821
CHAPTER TWENTY-ONE
Water, Electrolyte, and Acid-Base Balance
In the presence of excess hydrogen ions,
monohydrogen phosphate ions act as a weak base,
combining with hydrogen ions to form dihydrogen
phosphate, minimizing increase in the hydrogen ion
concentration of body fl
uids.
H
+
+ HPO
4
–2
H
2
PO
4
On the other hand, if conditions are basic or alkaline,
dihydrogen phosphate, acting as a weak acid,
dissociates to release hydrogen ion:
H
2
PO
4
H
+
+
HPO
4
–2
3.
Protein buffer system.
The protein acid-base buffer
system consists of the plasma proteins, such as
albumins, and certain proteins in cells, including
hemoglobin in red blood cells.
As described in chapter 2 (p. 64), proteins are
chains of amino acids. Some of these amino acids
have freely exposed groups of atoms, called carboxyl
groups. If the H
+
concentration drops, a carboxyl group
(—COOH) can become ionized, releasing a hydrogen
ion, thus resisting the pH change:
—COOH
—COO
+ H
+
This is a reversible reaction. (However, the degree to
which it is reversible depends on the particular amino
acids.) In the presence of excess hydrogen ions, the
—COO
parts of the protein molecules accept hydrogen
ions and become —COOH groups again. This action
decreases the number of free hydrogen ions in the body
uids and again minimizes the pH change.
Some of the amino acids of a protein molecule also
have freely exposed amino groups (—NH
2
). If the H
+
concentration rises, these amino groups can accept
hydrogen ions in another reversible reaction (Once
again, the degree to which it is reversible depends on
the particular amino acids.):
—NH
2
+ H
+
—NH
3
+
In the presence of excess hydroxyl ions (OH
), the
—NH
3
+
groups of protein molecules give up hydrogen
despite the addition of an acid or a base. More speciF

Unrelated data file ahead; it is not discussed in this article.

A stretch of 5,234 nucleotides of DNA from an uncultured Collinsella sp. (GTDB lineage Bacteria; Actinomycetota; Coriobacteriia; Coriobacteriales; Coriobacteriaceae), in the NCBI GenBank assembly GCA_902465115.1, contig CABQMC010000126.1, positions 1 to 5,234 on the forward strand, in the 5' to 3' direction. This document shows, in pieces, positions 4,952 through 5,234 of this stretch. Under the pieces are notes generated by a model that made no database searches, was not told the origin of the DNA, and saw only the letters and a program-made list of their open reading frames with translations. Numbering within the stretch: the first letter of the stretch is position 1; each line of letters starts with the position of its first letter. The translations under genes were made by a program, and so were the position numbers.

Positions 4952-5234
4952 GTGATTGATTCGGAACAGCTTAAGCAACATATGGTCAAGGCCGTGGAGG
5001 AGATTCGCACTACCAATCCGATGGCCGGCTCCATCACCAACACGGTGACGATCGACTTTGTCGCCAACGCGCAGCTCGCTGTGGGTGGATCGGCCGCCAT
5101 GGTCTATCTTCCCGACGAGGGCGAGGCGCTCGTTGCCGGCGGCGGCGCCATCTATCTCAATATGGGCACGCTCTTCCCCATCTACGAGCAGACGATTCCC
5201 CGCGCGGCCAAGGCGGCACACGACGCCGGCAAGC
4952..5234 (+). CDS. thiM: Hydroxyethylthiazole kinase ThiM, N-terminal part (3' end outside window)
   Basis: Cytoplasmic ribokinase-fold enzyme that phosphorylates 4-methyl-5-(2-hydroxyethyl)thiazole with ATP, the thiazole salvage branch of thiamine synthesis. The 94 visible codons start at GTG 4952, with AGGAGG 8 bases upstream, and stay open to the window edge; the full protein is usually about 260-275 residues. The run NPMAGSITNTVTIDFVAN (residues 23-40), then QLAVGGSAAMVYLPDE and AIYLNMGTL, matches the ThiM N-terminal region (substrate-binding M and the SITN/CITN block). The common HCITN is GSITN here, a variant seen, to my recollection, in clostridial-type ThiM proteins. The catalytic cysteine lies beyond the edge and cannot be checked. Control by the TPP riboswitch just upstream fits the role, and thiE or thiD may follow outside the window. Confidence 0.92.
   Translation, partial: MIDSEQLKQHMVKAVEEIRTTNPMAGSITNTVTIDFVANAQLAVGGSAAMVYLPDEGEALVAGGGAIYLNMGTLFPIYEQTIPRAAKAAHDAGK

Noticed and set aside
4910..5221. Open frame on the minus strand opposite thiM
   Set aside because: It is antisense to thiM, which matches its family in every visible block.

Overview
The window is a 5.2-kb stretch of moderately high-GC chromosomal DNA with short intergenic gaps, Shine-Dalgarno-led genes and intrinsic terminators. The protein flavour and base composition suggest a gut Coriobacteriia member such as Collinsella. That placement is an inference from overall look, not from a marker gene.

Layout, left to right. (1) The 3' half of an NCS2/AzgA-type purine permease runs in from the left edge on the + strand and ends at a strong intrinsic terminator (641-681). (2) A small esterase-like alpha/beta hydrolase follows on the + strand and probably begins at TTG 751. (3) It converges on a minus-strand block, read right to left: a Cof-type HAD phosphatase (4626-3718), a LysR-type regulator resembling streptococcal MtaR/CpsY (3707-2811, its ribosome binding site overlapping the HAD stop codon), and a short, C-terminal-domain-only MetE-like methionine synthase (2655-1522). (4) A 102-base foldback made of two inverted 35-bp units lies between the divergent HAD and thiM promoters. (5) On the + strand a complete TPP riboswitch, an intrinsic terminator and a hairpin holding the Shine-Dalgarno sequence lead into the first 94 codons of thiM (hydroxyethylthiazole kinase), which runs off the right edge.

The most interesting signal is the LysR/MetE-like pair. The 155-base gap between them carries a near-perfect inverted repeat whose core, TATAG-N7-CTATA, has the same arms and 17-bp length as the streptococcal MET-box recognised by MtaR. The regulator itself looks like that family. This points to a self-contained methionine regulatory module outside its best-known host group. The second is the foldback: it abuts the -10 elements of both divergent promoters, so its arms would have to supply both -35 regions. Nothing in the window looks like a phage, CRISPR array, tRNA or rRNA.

cally,
the chemical components of a buffer system can combine
with strong acids to convert them into weak acids. Likewise,
these buffers can combine with strong bases to convert them
into weak bases. Such activity helps minimize pH changes in
the body fl uids. The three most important buffer systems in
body fl
uids are the bicarbonate buffer system, the phosphate
buffer system, and the protein buffer system.
In the following discussion, associated anions and cat-
ions have been omitted for clarity. ±or example, the weak
base sodium bicarbonate (NaHCO
3
) is represented by bicar-
bonate (HCO
3
). Sodium is also the cation associated with
the phosphate ions.
1.
Bicarbonate buffer system.
In the bicarbonate buffer
system, present in both intracellular and extracellular
fl uids, the bicarbonate ion (HCO
3
) acts as a weak
base, and carbonic acid (H
2
CO
3
) acts as a weak acid.
In the presence of excess hydrogen ions, bicarbonate
ions combine with hydrogen ions to form carbonic
acid, minimizing any increase in the hydrogen ion
concentration of body fl
uids:
H
+
+ HCO
3
H
2
CO
3
On the other hand, if conditions are basic or alkaline,
carbonic acid dissociates to release bicarbonate ion and
hydrogen ion:
H
2
CO
3
H
+
+ HCO
3
Although this reaction releases bicarbonate ion, it is
the increase of free hydrogen ions at equilibrium that
is important in minimizing the shift toward a more
alkaline pH.
2.
Phosphate buffer system.
The phosphate buffer
system is also present in both intracellular and
extracellular fl
uids. However, it is particularly important
in the control of hydrogen ion concentration in the
intracellular fl
uid and in renal tubular fl
uid and urine.
This buffer system consists of two phosphate ions,
dihydrogen phosphate (H
2
PO
4
) and monohydrogen
phosphate (HPO
4
2–
).
Aerobic
respiration
of glucose
Anaerobic
respiration
of glucose
Incomplete
oxidation of
fatty acids
Oxidation of
sulfur-containing
amino acids
Hydrolysis of
phosphoproteins
and nucleic acids
Carbonic
acid
H
+
Internal environment
Lactic
acid
Acidic ketone
bodies
Sulfuric
acid
Phosphoric
acid
FIGURE 21.9
Some of the metabolic processes that provide hydrogen ions.
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